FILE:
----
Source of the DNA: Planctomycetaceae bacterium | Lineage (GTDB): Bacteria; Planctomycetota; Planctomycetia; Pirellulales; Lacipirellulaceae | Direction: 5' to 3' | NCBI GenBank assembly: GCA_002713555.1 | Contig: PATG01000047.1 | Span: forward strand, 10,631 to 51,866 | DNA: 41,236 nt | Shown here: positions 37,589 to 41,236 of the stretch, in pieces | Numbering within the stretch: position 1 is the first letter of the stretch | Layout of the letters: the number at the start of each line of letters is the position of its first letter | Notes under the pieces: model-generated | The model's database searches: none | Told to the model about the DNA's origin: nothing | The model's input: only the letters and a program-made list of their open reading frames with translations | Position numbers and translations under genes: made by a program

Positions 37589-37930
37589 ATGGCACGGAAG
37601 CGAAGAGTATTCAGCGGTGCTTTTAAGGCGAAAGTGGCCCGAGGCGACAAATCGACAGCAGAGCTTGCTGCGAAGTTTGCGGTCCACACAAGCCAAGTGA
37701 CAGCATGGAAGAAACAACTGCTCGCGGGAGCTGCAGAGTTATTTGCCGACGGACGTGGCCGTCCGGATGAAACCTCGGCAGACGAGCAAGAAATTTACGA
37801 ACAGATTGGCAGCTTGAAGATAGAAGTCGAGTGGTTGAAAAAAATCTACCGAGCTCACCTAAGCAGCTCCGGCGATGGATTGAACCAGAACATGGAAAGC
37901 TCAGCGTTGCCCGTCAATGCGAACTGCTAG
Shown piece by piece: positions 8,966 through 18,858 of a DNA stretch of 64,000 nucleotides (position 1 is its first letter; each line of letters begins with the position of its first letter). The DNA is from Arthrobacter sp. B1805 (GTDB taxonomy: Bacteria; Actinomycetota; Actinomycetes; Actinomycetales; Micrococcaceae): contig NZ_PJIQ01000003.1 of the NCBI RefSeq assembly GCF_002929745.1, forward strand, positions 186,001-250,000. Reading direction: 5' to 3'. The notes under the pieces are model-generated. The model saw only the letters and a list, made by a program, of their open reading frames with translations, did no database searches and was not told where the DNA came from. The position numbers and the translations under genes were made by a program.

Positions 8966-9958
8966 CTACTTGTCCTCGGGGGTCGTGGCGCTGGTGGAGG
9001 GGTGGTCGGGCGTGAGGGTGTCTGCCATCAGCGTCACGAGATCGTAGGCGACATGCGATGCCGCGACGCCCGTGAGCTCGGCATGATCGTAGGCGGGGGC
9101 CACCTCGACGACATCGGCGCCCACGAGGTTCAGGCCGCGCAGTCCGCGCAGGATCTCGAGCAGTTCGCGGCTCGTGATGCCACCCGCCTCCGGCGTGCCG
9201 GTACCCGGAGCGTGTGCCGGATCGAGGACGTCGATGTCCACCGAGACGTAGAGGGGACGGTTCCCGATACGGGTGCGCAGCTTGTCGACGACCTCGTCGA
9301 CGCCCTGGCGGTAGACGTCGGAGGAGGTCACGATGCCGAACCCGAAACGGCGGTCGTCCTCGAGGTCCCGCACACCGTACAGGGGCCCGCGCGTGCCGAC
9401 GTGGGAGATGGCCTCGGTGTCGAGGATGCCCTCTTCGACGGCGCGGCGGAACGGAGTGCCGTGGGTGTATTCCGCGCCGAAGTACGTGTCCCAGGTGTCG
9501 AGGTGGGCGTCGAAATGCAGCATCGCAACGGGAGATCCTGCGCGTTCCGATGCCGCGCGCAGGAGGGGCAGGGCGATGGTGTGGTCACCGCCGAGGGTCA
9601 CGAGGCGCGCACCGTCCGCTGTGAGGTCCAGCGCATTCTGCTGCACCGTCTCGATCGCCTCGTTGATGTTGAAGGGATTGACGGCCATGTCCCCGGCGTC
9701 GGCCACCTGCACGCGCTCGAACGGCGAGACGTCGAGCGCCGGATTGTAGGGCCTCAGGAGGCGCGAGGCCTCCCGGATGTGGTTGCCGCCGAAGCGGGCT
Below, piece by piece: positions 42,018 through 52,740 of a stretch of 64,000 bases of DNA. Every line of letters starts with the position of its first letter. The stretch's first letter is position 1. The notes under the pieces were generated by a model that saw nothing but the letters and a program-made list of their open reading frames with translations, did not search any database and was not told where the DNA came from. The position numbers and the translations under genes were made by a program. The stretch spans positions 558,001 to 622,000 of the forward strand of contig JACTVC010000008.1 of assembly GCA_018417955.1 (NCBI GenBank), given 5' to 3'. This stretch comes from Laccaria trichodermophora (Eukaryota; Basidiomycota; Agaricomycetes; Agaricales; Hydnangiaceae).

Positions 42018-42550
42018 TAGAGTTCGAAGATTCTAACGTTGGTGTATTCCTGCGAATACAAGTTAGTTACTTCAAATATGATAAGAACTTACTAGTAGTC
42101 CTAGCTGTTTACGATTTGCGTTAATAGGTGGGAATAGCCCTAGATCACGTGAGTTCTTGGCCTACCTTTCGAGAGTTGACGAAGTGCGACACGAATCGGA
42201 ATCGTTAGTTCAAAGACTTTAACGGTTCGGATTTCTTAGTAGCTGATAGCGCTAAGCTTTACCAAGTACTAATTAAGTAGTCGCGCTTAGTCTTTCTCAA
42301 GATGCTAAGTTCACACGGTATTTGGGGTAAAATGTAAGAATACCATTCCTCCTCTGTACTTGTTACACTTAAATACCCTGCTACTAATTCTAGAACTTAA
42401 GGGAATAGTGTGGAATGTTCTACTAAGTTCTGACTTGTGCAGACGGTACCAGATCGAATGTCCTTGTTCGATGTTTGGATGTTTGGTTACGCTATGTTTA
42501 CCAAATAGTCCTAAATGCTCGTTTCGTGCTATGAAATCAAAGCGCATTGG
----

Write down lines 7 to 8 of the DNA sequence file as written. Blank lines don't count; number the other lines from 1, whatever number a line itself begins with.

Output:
37901 TCAGCGTTGCCCGTCAATGCGAACTGCTAG
Shown piece by piece: positions 8,966 through 18,858 of a DNA stretch of 64,000 nucleotides (position 1 is its first letter; each line of letters begins with the position of its first letter). The DNA is from Arthrobacter sp. B1805 (GTDB taxonomy: Bacteria; Actinomycetota; Actinomycetes; Actinomycetales; Micrococcaceae): contig NZ_PJIQ01000003.1 of the NCBI RefSeq assembly GCF_002929745.1, forward strand, positions 186,001-250,000. Reading direction: 5' to 3'. The notes under the pieces are model-generated. The model saw only the letters and a list, made by a program, of their open reading frames with translations, did no database searches and was not told where the DNA came from. The position numbers and the translations under genes were made by a program.